Lew: The question then would be in what way he thinks that it has been “doctored”. Ummm I’ll have a look at your link.

    Ok – he is non-specific. It all seems to be a bit redundant to me since the voices are admitted to be the people in question. I think he is flying a dead herring to the masthead hoping that the smell will spread.

    The only way I could envisage would be to splice statements together. Now in the fragments that I’ve just listened to on the TV3 website, I’d note 3 things.

    1. There is a hell of a lot of background conversation. Slicing would probably cut those conversations. I can’t hear any. The segments are long enough that if the phrases had been ‘compiled’ up, then it should have shown some kind of breaks.

    2. Bill English is obviously raising his voice to get over the background in at least a couple of bursts of background babble. That tends to say that at least some of the background is legit.

    3. It was a hellishly short time to get something made up. Release time was just after the conference? I think it’d be quite hard to do it. Depends on how long the tape is – I guess.

    Actually the crappy quality of the tape would make it hard to say that it is doctored. It isn’t like the background is low. It reminded me why I avoid talk-talk parties.

    I think that John Key is knowingly bullshitting to suggest that the tape is doctored. In fact I’d go so far as to say he is deliberately lying if he says that is what he thinks.

    captcha: Pow rockets

  19. r0b 19

    Is this because National have not yet told Labour what they need to campaign on?

    I guess so Burt, yeah that must be it.

  20. Matthew Pilott 20

    burt, have a look at the budget for a few ideas. Write to your local MP. read a few press releases, if you’re so inclined. But it’s all about personal responsibility, Burt, get out there and see wwhat you can achieve – don’t depend on The Standard to always bail you out…

    And what does Labour’s policy have to do with “what National need to campaign on”? I suppose the admission that they are a bunch of idea-bereft conservative old reactionaries is nice, but I had hoped they could think for themselves. Anyway, they don’t need to campaign on anything remember – just keep “the Punters” happy, “don’t scare the horses” and “that nice Mr Key” will sort everything out.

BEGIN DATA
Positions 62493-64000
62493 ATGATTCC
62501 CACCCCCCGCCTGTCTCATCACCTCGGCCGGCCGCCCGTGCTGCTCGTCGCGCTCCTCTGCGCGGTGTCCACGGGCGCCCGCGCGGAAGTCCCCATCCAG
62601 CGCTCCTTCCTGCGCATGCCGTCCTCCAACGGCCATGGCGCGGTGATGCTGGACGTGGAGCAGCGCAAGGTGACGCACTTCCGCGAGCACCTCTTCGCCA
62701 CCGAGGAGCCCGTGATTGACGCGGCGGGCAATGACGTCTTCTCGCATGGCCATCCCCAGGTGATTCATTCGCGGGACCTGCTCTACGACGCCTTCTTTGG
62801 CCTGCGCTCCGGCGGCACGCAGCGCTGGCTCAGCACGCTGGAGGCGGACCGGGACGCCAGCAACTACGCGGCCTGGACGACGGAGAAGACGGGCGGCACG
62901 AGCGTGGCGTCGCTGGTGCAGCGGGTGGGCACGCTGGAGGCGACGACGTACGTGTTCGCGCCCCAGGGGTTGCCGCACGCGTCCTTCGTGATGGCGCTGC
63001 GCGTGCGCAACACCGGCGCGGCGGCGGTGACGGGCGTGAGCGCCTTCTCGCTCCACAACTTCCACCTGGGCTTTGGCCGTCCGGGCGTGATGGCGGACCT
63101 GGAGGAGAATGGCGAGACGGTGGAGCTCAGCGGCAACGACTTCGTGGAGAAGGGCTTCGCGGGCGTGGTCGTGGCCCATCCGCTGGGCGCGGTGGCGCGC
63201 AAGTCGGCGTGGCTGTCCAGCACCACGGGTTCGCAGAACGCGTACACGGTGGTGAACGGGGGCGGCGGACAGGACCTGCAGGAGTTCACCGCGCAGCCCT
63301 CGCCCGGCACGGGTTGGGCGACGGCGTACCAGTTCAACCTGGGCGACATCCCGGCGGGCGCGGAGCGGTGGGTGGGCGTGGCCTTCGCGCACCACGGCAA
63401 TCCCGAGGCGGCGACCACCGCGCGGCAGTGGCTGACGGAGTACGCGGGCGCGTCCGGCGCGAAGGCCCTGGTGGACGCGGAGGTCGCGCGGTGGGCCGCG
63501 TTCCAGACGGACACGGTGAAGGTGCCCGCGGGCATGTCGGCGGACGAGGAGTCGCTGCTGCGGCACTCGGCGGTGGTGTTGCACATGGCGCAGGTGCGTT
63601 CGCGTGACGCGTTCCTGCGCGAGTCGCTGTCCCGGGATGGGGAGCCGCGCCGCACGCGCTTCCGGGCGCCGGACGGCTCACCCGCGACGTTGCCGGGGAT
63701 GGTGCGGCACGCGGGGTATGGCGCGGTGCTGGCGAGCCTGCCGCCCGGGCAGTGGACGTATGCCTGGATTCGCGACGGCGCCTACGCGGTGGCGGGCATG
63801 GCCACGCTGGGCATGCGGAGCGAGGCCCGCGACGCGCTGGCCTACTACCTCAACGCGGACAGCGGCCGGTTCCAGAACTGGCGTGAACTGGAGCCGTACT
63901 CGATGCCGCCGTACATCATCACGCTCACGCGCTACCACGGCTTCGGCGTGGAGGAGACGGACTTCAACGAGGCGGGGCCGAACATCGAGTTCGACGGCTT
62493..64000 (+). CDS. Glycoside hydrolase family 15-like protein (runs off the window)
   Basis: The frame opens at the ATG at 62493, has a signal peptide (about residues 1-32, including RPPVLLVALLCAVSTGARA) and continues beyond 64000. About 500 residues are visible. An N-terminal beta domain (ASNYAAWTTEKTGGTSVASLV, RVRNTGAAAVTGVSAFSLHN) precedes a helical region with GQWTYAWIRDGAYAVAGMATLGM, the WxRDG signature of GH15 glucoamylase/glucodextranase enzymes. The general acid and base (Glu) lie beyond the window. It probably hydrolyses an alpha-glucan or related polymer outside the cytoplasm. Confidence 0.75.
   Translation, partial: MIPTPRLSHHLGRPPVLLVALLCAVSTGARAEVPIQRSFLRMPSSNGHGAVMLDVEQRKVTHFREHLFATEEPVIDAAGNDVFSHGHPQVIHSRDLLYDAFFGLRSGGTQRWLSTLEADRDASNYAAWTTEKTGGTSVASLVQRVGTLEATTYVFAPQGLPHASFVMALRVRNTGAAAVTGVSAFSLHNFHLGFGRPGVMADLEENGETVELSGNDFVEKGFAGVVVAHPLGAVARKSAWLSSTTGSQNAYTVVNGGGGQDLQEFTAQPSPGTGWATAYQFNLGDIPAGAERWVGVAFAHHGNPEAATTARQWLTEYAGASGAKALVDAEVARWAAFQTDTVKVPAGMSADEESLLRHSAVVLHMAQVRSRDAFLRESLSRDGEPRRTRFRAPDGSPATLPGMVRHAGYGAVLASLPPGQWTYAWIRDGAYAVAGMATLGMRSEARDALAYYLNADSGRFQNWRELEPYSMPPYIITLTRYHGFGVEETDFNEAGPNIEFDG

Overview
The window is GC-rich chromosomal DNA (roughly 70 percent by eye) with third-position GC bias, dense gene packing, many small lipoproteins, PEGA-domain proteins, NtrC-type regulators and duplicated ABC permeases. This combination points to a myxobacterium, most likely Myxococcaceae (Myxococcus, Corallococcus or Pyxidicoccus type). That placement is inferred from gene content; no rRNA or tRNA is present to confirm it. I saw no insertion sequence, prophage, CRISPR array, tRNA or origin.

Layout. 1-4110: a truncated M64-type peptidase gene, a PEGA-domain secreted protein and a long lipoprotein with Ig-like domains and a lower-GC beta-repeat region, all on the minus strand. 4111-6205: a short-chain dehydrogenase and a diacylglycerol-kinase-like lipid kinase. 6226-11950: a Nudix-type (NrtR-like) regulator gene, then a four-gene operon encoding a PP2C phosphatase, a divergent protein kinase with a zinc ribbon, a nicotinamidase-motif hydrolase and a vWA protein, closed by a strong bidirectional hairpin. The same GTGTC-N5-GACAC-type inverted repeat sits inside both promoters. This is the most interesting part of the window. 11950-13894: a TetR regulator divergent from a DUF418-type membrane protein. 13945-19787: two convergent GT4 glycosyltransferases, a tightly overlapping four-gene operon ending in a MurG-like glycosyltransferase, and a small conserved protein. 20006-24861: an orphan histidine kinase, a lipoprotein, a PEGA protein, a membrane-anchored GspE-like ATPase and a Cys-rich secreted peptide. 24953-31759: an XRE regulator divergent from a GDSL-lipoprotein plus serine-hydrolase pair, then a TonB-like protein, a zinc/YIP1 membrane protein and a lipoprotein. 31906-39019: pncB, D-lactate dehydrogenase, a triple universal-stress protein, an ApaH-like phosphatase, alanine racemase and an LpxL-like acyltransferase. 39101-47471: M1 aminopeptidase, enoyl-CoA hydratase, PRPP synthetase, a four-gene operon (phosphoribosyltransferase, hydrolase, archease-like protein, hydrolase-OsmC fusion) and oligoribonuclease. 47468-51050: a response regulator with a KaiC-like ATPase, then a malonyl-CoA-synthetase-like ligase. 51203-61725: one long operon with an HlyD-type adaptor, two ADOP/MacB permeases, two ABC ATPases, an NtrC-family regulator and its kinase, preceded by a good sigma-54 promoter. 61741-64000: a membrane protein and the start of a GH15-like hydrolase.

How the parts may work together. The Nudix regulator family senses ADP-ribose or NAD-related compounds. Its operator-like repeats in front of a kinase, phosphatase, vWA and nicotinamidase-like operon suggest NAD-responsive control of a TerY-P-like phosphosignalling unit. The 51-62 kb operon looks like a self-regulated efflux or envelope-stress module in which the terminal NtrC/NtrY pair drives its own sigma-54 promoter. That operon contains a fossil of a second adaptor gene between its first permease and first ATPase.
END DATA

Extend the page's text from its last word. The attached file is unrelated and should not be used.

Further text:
And devil take the hindmost.

  21. Felix 21

    I does seem more and more that if the nats are elected they’ll be so tied up in knots they won’t be able to do anything without breaking promises and becoming a one-term govt.

    Add to that the apparent conflict at the top end of the party and it’s hard to see them even getting through one term.

    My view is still that the NZ electorate – given a few more slip-ups like the weekend’s – will never fall for it anyway.

  22. Lew 22

    Lynn: More or less what I’m driving at, though unless it comes from a respected audio engineer with a background in forensics, I don’t figure it’ll count.

    L

  23. chris 23

    Looks like the nats need one of these

  24. of they could just say the same thing to their mates as they do to the public.

  25. pinetree 25

    “…of they could just say the same thing to their mates as they do to the public….”

    Is that the benchmark Steve ?

  26. lprent 26

    Lew: Yeah that is what I figure as well. But from current indications I’d say that John Key is just doing a standard Crosby/Textor line of trying to get the opposition to have to defend themselves.

    All I’m saying is that after pasting my skeptics hat on, I can’t see how it could be “doctored”. I’d say the burden of ‘proof’ would be on the Nats to point to something wrong. At present I haven’t heard them denying ANYTHING in the reported segments.

    When they do that (which they won’t want to do if they know it is genuine) then would be the time to get it tested. It is really up to the Nat’s to say if they think it is a fake.

    John Key, Bill, or Lockjaw should put their nuts on the line if they think it is doctored and say specifically where they think it is incorrect. I’m afraid that without that, then I’d have to assume it is genuine and they are just doing the C/T big lie technique.

  27. Greg 27

    In referemce to my earlier comment – I meant Lockwood Smith – I must have had Maurice Williamson on the tip of my tongue for some reason! Yes I have been a university student, in fact I am one, thats why I used the example.

    My point was Labour professes to be a party of the working class and critisises those ‘rich pricks’ and is opposed to a flat tax rate on these principles (no matter how much sense it makes) etc etc, which is all well and good. But then they spend large amounts of money on tertiary students, a segment of the population that is destined to become significantly more well off then the rest of the country and generally quite capable of paying back even a substantial student loan over time. They are effectively subsidising the rich, which I think is contradictory to the key principles behind the labour party.

  28. r0b 28

    My point was Labour professes to be a party of the working class and critisises those ‘rich pricks’

    Does it? When?

    and is opposed to a flat tax rate on these principles (no matter how much sense it makes)

    It makes not much sense at all.

  29. Fascinating.

    Yet another damning indictment of right wing politics . . .

    . . . successfully diverted off track by dubiously ambivalent or curiously conservative commentators.